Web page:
If your schedule is constant you get used to the sleep patterns. Same thing with graveyard. Takes about a week of feeling less than human. What they did was way more extreme than that. Every 3 days they screwed with them never letting them adjust.

  3. humphrmi says:

    I’d like to know what their definition of Jet Lag is. For me, it’s the adjustment to different timezones, and the change in sleep schedules’ effect on my body. Which, after years of travel, I’ve actually found several tricks to eliminate. So if I eliminate those Jet Lag effects, am I still doomed to be stupid if I still do a lot of “trans-meridian travel”?

  4. joecoolest says:

    So Ben, you must fly a lot… >;o)

  5. Murph1908 says:

    “avoid caffeine and booze until your body adjusts.”

    Well, considering that I live on caffene and booze (and buffets) when I fly from the east coast to Vegas, this doesn’t bode well for me.

    Good thing I only do it once a year, and not every 3 days.

  6. Loias supports harsher punishments against corporations says:

    So, abstractsonline calls it “Repeated jet lag inhibits adult neurogenesis and produces long-term cognitive deficits in female hamsters”

    Then ScienceNews has to dumb it down for us to “Jet lag makes hamsters dumb.”

    Stellar. Durrrr

  7. Talisker says:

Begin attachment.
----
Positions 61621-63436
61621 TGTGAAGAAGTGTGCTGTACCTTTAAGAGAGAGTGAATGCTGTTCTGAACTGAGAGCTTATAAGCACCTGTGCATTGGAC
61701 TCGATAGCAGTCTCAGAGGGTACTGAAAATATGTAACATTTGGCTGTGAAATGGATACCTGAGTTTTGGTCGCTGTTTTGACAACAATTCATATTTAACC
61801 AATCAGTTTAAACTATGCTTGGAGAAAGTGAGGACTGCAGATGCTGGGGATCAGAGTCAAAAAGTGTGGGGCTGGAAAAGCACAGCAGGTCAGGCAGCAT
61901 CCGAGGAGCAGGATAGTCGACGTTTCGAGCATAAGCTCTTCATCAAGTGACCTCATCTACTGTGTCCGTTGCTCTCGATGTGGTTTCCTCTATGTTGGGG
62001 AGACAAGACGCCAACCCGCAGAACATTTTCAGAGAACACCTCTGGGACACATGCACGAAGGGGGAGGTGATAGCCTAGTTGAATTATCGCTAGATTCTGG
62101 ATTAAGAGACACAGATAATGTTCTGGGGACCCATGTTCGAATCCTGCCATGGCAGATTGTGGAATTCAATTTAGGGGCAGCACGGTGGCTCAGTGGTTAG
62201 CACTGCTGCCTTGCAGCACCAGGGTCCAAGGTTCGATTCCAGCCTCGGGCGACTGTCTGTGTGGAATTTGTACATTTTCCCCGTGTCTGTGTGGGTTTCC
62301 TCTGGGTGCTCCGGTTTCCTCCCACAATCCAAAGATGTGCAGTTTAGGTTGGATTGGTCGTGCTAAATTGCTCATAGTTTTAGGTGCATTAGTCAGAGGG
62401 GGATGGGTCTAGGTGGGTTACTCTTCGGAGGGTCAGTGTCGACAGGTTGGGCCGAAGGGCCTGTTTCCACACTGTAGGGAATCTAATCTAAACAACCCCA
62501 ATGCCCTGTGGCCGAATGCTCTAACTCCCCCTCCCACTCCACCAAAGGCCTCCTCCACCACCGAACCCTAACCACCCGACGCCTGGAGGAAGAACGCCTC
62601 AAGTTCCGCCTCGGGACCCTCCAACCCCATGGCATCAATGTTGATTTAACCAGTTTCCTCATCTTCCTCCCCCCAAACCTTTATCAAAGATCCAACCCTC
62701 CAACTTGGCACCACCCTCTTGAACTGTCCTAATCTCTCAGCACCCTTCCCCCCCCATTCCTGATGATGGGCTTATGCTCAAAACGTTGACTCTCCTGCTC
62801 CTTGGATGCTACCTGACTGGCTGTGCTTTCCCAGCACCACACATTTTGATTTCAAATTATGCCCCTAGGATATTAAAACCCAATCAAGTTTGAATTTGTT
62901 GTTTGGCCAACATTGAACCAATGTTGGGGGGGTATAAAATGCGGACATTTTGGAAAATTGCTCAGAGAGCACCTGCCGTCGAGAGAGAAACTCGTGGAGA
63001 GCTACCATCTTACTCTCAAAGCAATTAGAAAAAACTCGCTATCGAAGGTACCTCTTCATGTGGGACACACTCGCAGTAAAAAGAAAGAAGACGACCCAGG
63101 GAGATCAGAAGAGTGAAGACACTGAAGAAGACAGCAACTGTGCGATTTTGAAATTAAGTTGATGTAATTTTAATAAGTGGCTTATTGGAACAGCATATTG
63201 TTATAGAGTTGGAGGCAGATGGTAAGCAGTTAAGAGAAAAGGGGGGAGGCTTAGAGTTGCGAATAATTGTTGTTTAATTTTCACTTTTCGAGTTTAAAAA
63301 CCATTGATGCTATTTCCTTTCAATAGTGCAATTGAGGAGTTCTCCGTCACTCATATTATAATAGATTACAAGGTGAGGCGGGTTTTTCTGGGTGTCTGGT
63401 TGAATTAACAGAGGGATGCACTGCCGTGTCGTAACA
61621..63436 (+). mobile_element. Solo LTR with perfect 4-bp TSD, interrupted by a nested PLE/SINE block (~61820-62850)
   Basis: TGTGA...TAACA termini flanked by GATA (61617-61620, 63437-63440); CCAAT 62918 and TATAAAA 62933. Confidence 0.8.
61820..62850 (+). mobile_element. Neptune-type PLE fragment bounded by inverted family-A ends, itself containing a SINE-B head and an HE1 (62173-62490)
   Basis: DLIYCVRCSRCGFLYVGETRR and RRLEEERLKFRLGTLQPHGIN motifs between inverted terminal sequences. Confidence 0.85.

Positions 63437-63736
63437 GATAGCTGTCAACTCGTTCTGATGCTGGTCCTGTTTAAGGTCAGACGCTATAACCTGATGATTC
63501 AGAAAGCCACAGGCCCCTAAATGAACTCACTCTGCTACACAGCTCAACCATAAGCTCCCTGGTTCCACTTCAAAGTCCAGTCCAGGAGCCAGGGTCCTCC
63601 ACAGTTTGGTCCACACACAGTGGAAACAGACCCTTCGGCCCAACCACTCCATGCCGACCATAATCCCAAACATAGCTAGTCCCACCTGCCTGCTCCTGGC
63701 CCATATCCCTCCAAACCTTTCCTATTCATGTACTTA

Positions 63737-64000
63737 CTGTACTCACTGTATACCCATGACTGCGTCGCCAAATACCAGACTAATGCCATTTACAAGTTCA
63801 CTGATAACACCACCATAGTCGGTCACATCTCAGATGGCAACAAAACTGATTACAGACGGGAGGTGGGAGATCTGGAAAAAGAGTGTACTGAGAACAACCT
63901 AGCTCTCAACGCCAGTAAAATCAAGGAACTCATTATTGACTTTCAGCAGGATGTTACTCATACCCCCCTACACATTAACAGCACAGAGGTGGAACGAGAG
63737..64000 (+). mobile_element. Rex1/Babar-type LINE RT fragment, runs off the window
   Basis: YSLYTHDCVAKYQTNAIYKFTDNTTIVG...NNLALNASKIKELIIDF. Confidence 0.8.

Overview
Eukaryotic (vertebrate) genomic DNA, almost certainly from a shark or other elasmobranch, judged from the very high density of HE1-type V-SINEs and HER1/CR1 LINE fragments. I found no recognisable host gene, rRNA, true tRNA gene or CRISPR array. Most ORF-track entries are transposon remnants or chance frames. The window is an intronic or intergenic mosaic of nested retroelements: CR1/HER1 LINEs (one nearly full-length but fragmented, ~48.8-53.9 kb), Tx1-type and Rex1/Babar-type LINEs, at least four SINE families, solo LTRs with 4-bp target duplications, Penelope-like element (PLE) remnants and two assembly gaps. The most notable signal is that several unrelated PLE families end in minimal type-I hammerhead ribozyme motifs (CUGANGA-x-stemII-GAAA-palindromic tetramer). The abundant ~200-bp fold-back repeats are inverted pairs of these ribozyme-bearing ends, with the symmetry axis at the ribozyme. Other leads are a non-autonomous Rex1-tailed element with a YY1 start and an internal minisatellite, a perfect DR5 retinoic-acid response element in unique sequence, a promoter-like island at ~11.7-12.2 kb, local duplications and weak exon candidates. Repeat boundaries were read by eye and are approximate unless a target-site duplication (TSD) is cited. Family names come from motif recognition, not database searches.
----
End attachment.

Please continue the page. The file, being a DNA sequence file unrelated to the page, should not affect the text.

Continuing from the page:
There must be a lot of jet lag between Wasilla, Alaska and the rest of the country.

  8. powdered beefmeat says:

    i fly a little (est. 50 flights a year), instead of taking drugs such as melatonin – my doctor suggested that as soon as I get to my destination I should hit the gym to reset that “clock”. sure enough he was right. as far as jet lag making you dumb? well hell, when was the last time a hamster wrote a thesis?

  9. aloria says:

    Hamsters have sleep schedules? Mine seems to get up whenever he damn well feels like it, usually in response to the sound of my opening the cookie jar to give my dogs a milkbone (he loves milkbones.)

    • Mr. Fix-It says: "Canadian Bacon is best bacon!" says:

      Milkbone? For a hampster? Hell, it must take him a week to eat one of those!

      • Invader Zim says:

        My thoughts too. One milk bone =s three weeks of food. I wonder just how big your hamster is?

        • aloria says:

          He is a Roborovski hamster. He only chews on them a little and then leaves it in the corner of his cage, but he goes absolutely apeshit if he doesn’t get a piece of one when my dogs do. I’ve also seen him eat crickets. He is a weird little guy.

      • aloria says:

        They are nearly as big as he is! It’s cute to watch him try to cart it around.

  10. pop top says:

    Aww, that’s not very nice. Hamsters are dumb enoguh as it is…

  11. segfault, registered cat offender says:

    Yeah, being tired in general causes you to make poor decisions.

    I tried melatonin for a while. I had a bizarre side effect where, about once every two weeks, I would sleep for about an hour, wake up, and not be able to go back to sleep. I quit taking it after the second or third time this happened, as being slightly groggy from getting 5-6 hours of sleep is much better than having to get through the day on (basically) no sleep.

  12. Laura Northrup says:

    1. I can’t believe we had the perfect picture in the flickr pool for a story about jet-lagged hamsters.

    2. As a person with a severely whacked-out sleep schedule, I can say that this is entirely true.

  13. BBP says:

    Well, that’s that then… I guess I’ll have to leave the hamsters at home next time we fly through international time zones. I don’t want these guys to get any dumber than they already are.

  14. ElBobulo says:

    But what about gerbils?